The number of U.S. soldiers killed in Iraq in May (19) was the lowest since we invaded in early 2003. Moreover, this low-water mark was set during a month in which successful military operations were carried in Sadr City and Mosul. The paradox, if any, is resolved by the equally good news that Iraqi soldiers took the lead in both venues.
The relatively low death count in May follows an April in which the death total reached 52, the highest since September 2007. This spike (which still did not approach the normal figures for the second half of 2006 and the first half of 2007) had several readers emailing to accuse me of viewing the world through ideologically-tinted glasses in claiming, modestly I had thought, that we were making significant military progress in Iraq. I haven’t received any such emails lately.
If we look back on the past two months, we see that the combination of U.S. and Iraqi forces achieved significant (though potentially reversible) successes in Basra, Sadr City and to a lesser degree Mosul, while the U.S. fatality rate for the two months remained well below the normal level. No wonder the Washington Post finds that we may now be on the verge of a “tipping point” that “sees the Iraqi government and army restoring order in almost all of the country, dispersing both rival militias and the Iranian-trained ‘special groups’ that have used them as cover to wage war against Americans.”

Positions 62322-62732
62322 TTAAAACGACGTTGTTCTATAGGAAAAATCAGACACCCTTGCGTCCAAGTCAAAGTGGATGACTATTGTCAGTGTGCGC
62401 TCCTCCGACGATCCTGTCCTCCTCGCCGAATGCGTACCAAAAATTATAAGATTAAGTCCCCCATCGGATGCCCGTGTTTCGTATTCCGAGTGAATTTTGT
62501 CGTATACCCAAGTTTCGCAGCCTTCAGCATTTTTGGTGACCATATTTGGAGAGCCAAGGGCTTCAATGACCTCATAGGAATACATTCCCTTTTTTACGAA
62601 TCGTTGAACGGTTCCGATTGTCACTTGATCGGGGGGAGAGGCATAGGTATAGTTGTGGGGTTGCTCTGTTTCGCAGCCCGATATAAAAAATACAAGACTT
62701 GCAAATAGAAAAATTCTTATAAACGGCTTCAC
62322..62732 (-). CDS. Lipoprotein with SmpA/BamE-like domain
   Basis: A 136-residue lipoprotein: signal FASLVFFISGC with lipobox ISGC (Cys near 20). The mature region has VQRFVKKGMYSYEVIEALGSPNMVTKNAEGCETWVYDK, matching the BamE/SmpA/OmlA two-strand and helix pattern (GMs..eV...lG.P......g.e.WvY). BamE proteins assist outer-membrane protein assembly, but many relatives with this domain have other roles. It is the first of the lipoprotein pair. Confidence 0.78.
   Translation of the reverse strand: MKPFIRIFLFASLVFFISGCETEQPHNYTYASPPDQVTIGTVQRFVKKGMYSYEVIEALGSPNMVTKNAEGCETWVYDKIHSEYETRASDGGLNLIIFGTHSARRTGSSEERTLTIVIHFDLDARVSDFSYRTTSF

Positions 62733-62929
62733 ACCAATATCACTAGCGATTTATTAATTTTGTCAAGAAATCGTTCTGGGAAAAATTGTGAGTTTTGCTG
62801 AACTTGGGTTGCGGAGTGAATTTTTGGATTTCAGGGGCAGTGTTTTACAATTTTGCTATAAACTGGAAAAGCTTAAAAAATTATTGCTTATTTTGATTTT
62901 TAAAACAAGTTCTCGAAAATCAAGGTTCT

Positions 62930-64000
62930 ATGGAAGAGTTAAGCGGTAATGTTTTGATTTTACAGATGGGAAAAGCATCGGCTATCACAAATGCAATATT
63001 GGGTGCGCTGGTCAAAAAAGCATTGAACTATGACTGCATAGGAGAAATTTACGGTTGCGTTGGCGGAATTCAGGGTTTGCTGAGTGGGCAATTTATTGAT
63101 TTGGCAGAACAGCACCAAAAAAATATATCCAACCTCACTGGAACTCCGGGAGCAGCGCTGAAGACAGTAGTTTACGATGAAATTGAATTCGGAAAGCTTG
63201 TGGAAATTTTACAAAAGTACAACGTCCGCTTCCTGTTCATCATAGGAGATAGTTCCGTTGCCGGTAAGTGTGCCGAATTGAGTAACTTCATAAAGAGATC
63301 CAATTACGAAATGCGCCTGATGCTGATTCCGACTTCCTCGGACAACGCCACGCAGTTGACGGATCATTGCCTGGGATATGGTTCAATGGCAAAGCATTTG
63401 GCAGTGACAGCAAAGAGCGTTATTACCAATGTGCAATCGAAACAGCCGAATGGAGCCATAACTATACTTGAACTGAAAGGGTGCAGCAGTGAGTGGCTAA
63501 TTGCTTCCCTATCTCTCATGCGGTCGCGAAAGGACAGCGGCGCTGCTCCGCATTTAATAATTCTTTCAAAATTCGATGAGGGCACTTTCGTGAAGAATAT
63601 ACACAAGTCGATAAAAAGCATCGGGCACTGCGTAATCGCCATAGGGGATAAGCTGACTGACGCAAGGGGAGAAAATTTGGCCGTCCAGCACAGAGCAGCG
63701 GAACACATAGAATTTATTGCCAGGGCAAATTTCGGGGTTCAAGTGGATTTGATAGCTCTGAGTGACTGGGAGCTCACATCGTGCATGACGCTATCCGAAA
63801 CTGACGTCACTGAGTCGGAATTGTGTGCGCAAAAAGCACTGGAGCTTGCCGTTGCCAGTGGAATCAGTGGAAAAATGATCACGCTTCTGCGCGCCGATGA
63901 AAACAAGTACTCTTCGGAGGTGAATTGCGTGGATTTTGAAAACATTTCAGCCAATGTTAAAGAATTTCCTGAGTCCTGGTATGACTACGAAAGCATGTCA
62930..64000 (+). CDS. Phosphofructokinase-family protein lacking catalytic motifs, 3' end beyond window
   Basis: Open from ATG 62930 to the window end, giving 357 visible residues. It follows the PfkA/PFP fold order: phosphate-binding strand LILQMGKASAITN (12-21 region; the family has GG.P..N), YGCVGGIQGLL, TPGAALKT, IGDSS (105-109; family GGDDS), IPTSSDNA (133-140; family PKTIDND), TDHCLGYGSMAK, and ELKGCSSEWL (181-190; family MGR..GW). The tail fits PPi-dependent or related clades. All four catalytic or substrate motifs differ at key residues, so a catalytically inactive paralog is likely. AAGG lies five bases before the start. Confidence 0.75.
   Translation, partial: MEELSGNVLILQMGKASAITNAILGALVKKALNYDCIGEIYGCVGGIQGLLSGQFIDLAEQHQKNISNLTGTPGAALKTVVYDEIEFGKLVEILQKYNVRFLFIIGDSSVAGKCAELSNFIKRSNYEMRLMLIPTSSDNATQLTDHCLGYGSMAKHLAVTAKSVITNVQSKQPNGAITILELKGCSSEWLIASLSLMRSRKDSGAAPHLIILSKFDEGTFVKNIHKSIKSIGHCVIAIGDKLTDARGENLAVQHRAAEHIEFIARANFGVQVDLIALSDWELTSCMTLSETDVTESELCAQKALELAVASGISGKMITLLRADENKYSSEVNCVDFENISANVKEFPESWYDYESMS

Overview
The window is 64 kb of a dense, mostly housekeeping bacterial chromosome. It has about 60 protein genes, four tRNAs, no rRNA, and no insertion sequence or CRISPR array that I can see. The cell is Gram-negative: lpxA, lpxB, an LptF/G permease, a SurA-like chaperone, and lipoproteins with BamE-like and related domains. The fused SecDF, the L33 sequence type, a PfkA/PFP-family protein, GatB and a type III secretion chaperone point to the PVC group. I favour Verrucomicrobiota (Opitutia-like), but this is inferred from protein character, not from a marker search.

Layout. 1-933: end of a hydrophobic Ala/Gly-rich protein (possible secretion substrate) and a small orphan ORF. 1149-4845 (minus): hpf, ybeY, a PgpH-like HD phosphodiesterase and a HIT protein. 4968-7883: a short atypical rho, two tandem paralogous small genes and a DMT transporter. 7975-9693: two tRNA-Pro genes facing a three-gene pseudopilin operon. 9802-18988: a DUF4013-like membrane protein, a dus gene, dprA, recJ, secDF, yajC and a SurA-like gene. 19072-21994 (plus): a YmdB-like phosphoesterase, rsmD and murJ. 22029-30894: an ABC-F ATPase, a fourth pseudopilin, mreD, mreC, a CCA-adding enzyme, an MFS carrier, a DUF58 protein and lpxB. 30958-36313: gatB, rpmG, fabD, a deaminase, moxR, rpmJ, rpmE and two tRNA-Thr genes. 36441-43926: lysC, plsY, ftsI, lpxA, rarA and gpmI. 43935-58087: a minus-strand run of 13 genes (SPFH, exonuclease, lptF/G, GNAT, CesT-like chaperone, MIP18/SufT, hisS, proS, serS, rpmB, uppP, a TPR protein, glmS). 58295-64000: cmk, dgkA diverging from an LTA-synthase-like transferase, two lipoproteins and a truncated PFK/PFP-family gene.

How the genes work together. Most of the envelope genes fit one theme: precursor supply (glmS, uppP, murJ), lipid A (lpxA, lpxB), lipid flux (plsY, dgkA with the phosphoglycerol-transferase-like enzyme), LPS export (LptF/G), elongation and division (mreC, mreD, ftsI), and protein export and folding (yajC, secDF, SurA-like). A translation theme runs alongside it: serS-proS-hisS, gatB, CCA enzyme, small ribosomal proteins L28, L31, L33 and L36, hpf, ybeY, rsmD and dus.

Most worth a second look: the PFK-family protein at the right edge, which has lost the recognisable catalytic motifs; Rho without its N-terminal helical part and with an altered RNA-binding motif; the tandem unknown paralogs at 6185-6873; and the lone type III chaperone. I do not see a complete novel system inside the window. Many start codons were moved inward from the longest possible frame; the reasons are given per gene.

The Post also warns that it is too early to celebrate, and it is correct about this, as well. The biggest potential problem, as I see it, is neither military nor political in the narrow sense that the Democrats like to talk about (lack of “reconciliation” and failure to meet mostly artificial benchmarks). In my view, the thing to keep one’s eyes on is the state of economy. If the comparative respite from violence enables the Iraqi people (with the help of their government and ours) to achieve substantial economic progress, then there’s little reason to believe that the Sunni and Shiite murderers will regain a foothold, at least not unless the U.S. ends its effective military presence prematurely. If not, then one can imagine the Shiite militias and perhaps some of the worst of the Baathist elements (but probably not al Qaeda) making a comeback. After all, the militias for the most part were not disarmed or decisively beaten in battle.
Fortunately, there’s good reason to expect that substantially reduced levels of violence will be reflected in vastly improved economic conditions. (In this regard, it’s encouraging to read that Iraqi oil production reached a post-invasion high water mark in May). However, this is merely a reasonable expectation, not a guarantee.
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